After bailouts, new autoworkers make half as much as veterans in same plant
Sunday, July 25, 2010
DETROIT -- Among workers building the Jeep Grand Cherokee here, there are few obvious distinctions. Clutching lunch sacks and mini-coolers, they trudge together through the turnstiles at the plant's main gate each day to tinker with the same vehicles, along the same assembly line, performing the same tasks.
Yet they fall into distinctly unequal classes: About half make $28 an hour or more, while the rest, the recently hired, make $14.
This oddity, which could become the norm in much of the domestic U.S. auto industry, arises from the jury-rigged labor agreement that the United Auto Workers, U.S. automakers and the federal government reached during the industry's near-death experience last year.
Now the revival of the U.S. industry depends on a compromise that some on all sides quietly acknowledge is divisive, among other things, and probably cannot last.
"How would you feel if you were on the line humpin' and bumpin' all day and the guy next to you gets twice the pay? How would you feel toward that person?" asked Dale Hunt, a veteran tradesman at the plant and former president of the union local. "Of course there is going to be animosity."
What factory workers should earn became a central part of Washington's prolonged debate over the bailouts of General Motors and Chrysler, pitting the advocates of the free market against those for a "fair wage." Although cutting labor costs was viewed by many as essential to the companies' recovery, the issue was never fully resolved.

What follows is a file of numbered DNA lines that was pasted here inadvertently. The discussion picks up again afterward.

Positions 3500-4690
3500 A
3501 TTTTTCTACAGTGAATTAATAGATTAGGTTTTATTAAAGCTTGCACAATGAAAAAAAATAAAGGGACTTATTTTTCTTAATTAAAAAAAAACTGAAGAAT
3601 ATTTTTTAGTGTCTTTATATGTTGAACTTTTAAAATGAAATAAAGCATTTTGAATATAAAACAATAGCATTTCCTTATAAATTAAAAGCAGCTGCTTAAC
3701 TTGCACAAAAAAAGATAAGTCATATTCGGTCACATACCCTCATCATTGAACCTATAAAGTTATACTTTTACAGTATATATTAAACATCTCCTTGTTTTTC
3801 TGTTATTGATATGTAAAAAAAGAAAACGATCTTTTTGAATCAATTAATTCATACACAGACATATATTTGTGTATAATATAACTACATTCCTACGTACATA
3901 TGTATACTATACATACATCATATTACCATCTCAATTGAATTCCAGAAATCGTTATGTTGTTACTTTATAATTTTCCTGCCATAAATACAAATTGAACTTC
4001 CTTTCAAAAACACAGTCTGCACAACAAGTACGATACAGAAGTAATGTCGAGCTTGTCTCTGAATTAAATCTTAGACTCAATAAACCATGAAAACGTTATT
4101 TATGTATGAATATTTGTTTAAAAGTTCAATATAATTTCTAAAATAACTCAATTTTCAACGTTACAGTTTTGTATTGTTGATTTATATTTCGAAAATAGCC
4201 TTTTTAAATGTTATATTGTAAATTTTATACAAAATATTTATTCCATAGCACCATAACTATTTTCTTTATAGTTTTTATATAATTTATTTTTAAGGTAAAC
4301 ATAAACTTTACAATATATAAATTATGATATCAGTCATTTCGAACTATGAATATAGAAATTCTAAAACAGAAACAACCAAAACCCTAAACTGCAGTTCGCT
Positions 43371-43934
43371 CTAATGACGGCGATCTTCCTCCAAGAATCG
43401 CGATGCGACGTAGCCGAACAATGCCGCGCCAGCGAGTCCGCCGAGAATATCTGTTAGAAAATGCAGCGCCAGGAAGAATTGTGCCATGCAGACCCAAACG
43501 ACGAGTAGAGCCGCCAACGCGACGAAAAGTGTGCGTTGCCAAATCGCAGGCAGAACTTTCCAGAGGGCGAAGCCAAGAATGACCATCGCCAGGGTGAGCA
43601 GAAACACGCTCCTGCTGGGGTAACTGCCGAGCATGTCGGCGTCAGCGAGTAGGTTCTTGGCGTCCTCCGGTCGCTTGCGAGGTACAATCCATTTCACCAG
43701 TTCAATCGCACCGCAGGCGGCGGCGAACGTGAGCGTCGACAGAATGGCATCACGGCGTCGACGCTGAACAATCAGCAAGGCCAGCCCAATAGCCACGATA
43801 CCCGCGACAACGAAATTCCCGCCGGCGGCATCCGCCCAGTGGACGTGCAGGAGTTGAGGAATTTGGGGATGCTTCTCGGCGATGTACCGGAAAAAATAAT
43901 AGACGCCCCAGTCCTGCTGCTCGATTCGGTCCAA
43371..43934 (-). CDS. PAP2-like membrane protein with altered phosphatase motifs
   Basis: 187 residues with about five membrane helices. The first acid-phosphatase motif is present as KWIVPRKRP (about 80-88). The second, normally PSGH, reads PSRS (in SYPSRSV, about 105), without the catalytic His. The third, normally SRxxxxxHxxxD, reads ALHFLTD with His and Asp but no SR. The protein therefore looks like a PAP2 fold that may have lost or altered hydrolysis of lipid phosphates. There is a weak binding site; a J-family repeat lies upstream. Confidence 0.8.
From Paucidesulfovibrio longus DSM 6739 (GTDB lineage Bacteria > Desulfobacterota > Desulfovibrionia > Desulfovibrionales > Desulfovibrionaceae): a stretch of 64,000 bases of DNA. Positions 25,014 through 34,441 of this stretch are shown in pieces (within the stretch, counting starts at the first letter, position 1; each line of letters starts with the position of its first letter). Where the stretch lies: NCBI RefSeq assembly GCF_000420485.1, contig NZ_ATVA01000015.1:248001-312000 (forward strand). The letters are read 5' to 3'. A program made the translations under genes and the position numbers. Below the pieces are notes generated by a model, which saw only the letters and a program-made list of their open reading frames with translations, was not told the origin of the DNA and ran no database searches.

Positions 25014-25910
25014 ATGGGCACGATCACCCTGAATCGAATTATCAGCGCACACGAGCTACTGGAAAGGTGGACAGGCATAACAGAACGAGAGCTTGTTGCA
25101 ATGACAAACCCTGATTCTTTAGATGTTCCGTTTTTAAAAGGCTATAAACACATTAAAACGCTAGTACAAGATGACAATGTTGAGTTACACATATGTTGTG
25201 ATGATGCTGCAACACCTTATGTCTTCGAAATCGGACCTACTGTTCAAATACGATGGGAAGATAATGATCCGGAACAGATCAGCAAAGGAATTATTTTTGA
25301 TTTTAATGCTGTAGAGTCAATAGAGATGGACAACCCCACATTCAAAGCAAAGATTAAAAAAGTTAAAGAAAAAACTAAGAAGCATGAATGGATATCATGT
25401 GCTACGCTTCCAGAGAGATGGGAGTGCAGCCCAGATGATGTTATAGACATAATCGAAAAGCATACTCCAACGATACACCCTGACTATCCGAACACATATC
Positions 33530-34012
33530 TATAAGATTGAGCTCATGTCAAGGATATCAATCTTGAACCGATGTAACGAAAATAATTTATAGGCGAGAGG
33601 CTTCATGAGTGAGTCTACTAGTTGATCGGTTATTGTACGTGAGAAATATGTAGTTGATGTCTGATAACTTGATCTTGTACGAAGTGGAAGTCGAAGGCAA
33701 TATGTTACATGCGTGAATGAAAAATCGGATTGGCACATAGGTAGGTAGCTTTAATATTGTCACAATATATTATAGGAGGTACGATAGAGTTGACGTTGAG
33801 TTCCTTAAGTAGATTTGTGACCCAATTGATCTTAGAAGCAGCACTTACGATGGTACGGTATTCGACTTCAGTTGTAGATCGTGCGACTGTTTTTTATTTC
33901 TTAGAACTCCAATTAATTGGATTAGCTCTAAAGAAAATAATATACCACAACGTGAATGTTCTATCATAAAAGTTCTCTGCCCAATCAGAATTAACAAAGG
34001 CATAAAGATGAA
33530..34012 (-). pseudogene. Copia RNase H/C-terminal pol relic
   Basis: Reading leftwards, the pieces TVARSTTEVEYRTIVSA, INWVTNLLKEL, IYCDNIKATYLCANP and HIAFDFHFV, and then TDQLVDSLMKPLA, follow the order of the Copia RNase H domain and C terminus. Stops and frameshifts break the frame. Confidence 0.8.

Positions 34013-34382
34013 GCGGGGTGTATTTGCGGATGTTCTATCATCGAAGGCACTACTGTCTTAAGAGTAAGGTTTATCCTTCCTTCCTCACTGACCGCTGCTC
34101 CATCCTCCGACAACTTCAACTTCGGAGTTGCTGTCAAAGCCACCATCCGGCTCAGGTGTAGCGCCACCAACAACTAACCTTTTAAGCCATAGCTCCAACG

Under pressure from the federal government and the companies to reduce compensation, the United Auto Workers refused to lower the wage rate for its then-current members. But it allowed all new hires to be paid the reduced rate, along with lesser health and retirement benefits.
At this Chrysler plant in a blighted section of Detroit -- which President Obama is scheduled to visit this week-- the company is handling demand for its Jeep Grand Cherokee by hiring its largest single contingent of "second-tier" workers, the first time such hiring has unfolded in the industry on this scale. Other companies said they will make similar workforce expansions, and two-tier factories are expected to become more common as they do.
After an eight-hour shift attaching oxygen sensors, Jay Johnson, a new hire and a 33-year-old father of three, winced when asked about the pay gap.
"It's all mental," he said after a long pause. "If you think about how much the other guys are making, well, it's not going to work for you. I don't think the $28 an hour will ever come back. But growing up around here, I just know I'm blessed to have a job."
With that, Johnson was echoing the feelings of many co-workers. Several said they were content, for now, to simply collect a good, regular paycheck, regardless of whether the levels within the factory were set equitably.
Less pay? They'll take it.
Unemployment rates run over 13 percent in Detroit, and higher than that for African Americans. Many had been unemployed before recently getting hired.